State and prospects of the Ukrainian Air Force

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State and prospects of the Ukrainian Air Force
State and prospects of the Ukrainian Air Force

Today we will talk about what kind of air force Ukraine has. This state still has at its disposal such aircraft as the MiG-29 and Su-27.

Ukrainian Air Force

How it all began

In one of our previous materials, we have already touched on the topic of the state of the Turkish Air Force and the Russian Aerospace Forces. Now it's the turn to analyze the situation of the Ukrainian Air Force. Moreover, they were used in Donbass at the first stage of the conflict.

The thesis is popular among Ukrainian patriots that after the collapse of the USSR "the equipment was divided unfairly." But this, to put it mildly, is not entirely true. After the collapse of the Soviet Union, a huge air fleet departed to Ukraine, which consisted of about 2,800 aircraft and helicopters, which were part of four armies. Among them were about 300 MiG-29 and Su-27 fighters (of various modifications), 200 Su-24 front-line bombers, 50 Su-25 attack aircraft. The total number of Mi-24 attack helicopters was slightly less than 300. Ukraine also got an air flotilla consisting of 19 Tu-160 strategic bombers - this is more than is currently in service with Russia. By the way, Ukraine handed over some of these machines to the Russian Federation to pay off its gas debt.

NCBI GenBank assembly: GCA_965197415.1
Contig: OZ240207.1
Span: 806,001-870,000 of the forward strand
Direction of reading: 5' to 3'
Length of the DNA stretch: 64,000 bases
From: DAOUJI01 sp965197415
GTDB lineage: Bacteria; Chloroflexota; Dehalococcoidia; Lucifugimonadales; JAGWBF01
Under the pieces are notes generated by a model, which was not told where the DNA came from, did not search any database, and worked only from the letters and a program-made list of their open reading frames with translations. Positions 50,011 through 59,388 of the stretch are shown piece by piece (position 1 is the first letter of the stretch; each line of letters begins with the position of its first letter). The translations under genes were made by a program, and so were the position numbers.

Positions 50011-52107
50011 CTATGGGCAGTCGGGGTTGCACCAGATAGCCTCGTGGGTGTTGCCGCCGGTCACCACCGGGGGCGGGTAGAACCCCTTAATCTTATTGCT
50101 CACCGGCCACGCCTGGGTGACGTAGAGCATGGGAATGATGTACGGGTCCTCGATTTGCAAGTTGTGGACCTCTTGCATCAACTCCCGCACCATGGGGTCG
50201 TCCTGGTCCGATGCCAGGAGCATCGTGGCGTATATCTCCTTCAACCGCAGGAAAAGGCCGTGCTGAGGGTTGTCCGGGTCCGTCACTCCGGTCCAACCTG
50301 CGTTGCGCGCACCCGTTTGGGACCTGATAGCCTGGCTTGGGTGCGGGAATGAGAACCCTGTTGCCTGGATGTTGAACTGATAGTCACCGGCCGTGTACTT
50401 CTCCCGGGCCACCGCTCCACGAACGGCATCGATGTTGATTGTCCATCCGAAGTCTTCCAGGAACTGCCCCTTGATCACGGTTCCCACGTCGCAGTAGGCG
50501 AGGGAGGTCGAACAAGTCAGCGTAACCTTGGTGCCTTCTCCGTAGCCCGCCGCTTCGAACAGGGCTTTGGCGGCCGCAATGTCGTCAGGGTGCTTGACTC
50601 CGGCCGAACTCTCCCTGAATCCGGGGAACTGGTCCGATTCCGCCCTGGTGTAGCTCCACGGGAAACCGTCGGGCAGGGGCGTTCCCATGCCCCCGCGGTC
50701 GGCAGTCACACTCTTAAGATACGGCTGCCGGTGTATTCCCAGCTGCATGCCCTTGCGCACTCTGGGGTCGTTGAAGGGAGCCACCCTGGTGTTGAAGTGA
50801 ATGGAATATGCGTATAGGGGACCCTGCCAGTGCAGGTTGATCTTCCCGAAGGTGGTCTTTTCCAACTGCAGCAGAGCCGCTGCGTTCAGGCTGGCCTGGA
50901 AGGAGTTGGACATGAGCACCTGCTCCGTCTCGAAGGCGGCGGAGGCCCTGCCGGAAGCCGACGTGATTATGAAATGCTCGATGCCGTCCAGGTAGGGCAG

In general, the Ukrainian aircraft fleet of those years was very modern. It fully corresponded to the level of a country that claimed the title of a regional power. Moreover, such an aircraft fleet was even redundant. Ukraine, for example, did not need expensive Tu-160 "strategists", and long-range Tu-22 bombers (there were about 80 of them) could hardly be useful.


The realities of our time

Over the years of independence, Ukraine's military aircraft fleet has not only decreased - it has actually ceased to exist. Now, of the combat aircraft in the Air Force, there are about several dozen Su-27 and MiG-29 fighters, a couple of dozen Su-25 attack aircraft and a small number of front-line Su-24M bombers. All these machines, as we have already said, could be considered modern in the early 90s, but now they are hopelessly outdated. It is noteworthy that not a single Ukrainian combat aircraft has undergone comprehensive modernization over the years of independence. And no new ones were bought. Even the war in eastern Ukraine did not prompt the country's leadership to seriously address these issues.

In all fairness, it must be said that the military leadership did take some steps in this direction. Thus, the Air Force handed over the Su-25M1, upgraded on the basis of the "price-quality" principle. In comparison with the base Su-25, it received satellite navigation, a new air signal system, an upgraded radio station and modern sight counters. At the same time, the modernization of the Su-27 to the level of the Su-27M1 gave the pilots an updated air defense system.